a reply to: lakenheath24
Well, I don't want to hijack the thread with some comprehensive "lecture." One of the issues is that just throwing a UBI at things, without
considering the whole topic, may be more harmful than helpful. To me, that means its such a big topic that it quickly becomes unwieldy and may very
well be one of the biggest stumbling blocks when it comes to getting somewhere on the topic.
In regards of UBI though, I think a solution is twofold; Address truly basic needs like food/shelter and provide an income option on top of that.
The first allows us to no longer "need" a UBI for survival, which allows us to do some creative things with the pay side of things that can benefit
My own answer to this was to design a house, roughly 1400 sqft. that is low cost. Overall cost is projected at $20k, but I think that could be reduced
dramatically with mass production.
The trick was to make it a nice
place to live. I made use of my own designs and devices to accomplish that. Nearly everything is automated,
everything from the HVAC system to aquaponics and each of those
systems are of my own design.
The HVAC, for example, makes use of connected modules rather than a typical central system. The central "brain" monitors each area, and individual
modules supply hot or cold air as needed per area and it learns how best to do that as time goes on (so, it doesn't need different software for
different climates or preferences) . An advantage here is that the modules can also just move air, so if one area is hotter it will balance that out
THEN examine whether further heating/cooling is needed. This also connects to the windows, to take advantage of that. It will automatically open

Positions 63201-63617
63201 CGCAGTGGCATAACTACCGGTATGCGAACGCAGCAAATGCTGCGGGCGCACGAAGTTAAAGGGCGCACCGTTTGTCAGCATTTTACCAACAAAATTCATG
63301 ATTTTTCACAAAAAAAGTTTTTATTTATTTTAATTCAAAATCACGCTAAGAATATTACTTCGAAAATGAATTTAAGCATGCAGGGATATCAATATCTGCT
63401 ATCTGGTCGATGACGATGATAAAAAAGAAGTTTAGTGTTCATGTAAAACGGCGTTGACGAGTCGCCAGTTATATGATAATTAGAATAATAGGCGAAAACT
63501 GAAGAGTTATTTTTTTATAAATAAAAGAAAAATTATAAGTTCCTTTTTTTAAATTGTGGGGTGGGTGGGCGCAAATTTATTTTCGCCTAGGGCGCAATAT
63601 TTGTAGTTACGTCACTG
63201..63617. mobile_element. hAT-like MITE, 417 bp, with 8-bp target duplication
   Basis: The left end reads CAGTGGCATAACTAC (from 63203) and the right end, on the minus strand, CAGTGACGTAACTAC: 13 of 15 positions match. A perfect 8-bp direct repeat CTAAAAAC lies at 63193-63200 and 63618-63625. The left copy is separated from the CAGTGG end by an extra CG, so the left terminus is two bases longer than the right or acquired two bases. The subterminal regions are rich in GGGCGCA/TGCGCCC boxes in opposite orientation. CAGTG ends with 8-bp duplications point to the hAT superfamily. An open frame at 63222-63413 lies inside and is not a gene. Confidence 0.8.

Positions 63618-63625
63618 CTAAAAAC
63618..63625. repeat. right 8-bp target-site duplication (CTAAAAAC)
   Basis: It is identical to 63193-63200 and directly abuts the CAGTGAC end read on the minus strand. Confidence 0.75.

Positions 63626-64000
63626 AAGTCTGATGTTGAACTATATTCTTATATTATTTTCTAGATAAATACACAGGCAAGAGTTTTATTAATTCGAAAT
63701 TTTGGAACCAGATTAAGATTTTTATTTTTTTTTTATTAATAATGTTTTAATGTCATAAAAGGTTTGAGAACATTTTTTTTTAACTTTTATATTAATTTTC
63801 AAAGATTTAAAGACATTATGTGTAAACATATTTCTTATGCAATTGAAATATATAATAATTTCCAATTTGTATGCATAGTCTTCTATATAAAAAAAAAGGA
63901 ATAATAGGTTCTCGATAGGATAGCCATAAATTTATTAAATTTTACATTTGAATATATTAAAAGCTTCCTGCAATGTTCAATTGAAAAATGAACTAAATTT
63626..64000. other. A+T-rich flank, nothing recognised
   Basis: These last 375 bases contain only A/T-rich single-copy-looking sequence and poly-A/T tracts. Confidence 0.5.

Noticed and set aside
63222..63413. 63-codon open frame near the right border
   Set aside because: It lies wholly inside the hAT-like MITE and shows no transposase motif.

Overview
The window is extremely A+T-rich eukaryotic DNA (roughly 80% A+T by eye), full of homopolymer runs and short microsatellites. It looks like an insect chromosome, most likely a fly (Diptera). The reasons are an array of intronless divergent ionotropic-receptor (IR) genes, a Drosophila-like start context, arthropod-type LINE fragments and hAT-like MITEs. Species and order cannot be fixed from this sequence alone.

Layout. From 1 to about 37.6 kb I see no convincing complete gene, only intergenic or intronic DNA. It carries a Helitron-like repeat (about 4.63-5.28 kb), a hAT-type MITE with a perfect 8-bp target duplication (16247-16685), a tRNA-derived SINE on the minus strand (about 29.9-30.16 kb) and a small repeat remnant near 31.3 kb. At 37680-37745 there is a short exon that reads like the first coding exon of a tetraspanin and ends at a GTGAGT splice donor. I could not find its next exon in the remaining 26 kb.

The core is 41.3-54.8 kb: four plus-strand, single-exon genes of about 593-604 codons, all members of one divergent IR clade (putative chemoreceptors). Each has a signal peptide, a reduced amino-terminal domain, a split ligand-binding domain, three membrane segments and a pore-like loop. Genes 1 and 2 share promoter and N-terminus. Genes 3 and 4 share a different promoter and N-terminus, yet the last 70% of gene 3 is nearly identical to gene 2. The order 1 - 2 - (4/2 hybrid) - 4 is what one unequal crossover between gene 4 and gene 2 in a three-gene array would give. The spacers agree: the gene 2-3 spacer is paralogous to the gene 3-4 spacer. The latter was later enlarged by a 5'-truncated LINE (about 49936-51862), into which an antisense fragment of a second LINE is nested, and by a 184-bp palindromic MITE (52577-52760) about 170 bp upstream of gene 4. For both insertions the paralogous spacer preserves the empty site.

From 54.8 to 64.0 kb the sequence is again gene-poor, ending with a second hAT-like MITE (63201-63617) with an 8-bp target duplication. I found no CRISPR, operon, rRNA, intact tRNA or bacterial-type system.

specific windows to make use of wind direction and house location.
There is even a home theater with a 120" projector screen (lol), which I was able to accomplish by designing speakers, etc. myself.
Obviously leaving a lot out there, but hopefully that builds a bit of an image of what I'm talking about. I'm trying to walk the line of giving enough
info to be meaningful, but not so much as to inundate the thread. A balance that I'm just not very good at
Now, the UBI takes on a bit different position, but I think it still has a place. We no longer need to consider it in terms of the needs of
individuals, which IMO, opens up some pretty cool options.
The best I've come up with is making use of technology and communication systems to have a real-time system that distributes pay as work is performed,
rather than in set chunks of hours, days, or weeks.
Instead of being a specific pay per unit of time put in, the pay received would be dictated by an algorithm that can be adjusted according to
everything from local need to societal impact.
So, if say, a pothole on a major road has become highly problematic, that part of the algorithm can be adjusted to expedite it. Anyone who can do the
job, and do it well, is acceptable all they have to do is go do it. One day, someone may decide to fill potholes and then the next, work on helping